Shortage of chips may lead price hike of electronic items, the experts say.
The shortage of semiconductor chips around the world is hitting the world economy. The supply of everything from cars to headphones which uses electronic devices has been affected.
Chips are the basic building blocks of a computer that allow electronic devices to process data.
Following the outbreak of COVID 19, in early 2020, the pressure on electronic goods increased – additional monitors began to be used. People rushed to establish work-from-home offices, online classes, television and game consoles to alleviate lockdown boredom.
On the other hand, the production of chips decreased. The epidemic also temporarily shut down factories, putting pressure on supplies.
As factories reopened, electronics makers began placing large orders. The crisis was exacerbated by the storm, which shut down production at several Texas plants in February. In addition, a fire broke out in a Japanese factory in March.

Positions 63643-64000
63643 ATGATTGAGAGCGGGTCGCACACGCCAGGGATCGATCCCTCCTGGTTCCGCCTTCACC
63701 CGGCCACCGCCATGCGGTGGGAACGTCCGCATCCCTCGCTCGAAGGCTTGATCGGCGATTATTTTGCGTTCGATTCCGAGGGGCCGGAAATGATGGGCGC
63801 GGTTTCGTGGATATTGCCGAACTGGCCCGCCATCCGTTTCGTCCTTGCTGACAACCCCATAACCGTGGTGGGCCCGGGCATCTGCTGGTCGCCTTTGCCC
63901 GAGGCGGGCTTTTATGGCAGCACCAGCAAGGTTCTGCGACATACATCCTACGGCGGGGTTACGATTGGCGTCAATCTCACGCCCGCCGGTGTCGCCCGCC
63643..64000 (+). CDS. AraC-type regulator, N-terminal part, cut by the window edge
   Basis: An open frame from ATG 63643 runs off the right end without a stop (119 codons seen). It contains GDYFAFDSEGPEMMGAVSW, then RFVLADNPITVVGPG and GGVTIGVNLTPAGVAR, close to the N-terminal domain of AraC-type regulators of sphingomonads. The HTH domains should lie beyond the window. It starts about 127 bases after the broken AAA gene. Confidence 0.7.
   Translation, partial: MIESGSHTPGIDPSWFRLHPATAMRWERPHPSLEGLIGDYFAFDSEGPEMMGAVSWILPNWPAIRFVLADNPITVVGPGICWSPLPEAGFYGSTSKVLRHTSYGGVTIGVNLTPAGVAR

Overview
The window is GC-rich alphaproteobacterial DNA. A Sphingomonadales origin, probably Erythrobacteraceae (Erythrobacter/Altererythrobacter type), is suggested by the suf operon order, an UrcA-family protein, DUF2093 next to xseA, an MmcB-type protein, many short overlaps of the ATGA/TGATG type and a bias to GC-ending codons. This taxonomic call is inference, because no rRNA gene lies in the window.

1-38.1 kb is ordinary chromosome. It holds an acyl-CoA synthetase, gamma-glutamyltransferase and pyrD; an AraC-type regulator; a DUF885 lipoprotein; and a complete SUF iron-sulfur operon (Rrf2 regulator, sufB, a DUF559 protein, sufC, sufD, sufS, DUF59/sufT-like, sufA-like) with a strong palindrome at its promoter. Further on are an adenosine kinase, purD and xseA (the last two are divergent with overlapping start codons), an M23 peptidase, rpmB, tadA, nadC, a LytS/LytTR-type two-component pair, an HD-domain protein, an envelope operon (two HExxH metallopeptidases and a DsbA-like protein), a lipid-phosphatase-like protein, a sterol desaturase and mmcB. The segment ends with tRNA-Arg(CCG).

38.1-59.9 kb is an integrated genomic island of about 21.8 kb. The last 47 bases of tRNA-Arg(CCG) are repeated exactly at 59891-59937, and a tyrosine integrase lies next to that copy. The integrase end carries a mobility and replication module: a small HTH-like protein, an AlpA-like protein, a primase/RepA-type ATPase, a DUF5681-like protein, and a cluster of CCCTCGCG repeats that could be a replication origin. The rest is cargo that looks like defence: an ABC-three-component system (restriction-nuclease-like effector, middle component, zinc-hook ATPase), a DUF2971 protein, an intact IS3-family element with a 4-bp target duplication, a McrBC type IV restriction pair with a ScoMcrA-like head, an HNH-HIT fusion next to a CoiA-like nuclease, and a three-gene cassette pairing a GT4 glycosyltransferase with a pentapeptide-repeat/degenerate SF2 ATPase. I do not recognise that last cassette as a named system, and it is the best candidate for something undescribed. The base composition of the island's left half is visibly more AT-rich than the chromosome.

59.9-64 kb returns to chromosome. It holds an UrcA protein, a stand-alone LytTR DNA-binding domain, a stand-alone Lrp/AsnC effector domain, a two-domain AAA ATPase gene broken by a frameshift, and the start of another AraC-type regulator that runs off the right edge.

This has affected the production and supply of cars, mobile phones and all other electronic devices.
Two months back South Korea announced an investment of 451 billion to build a semiconductor company. The US Senate last month approved a 52 billion subsidy for chip plants.
The European Union is aiming to double its share of global chip manufacturing to 20% of the market by 2030.
But factories can’t open overnight – making semiconductors is a delicate process that involves pressing chemical layers into silicon.
The available capacity will not be increased till 2023.
Long-term factors – global demand is in “hyper-growth”, with companies moving toward storing their data in the cloud, and the need to build more data centers.
The shortfall is expected to last “at least next year”.
Experts believe this will lead to higher prices for consumers. (Monitoring Desk)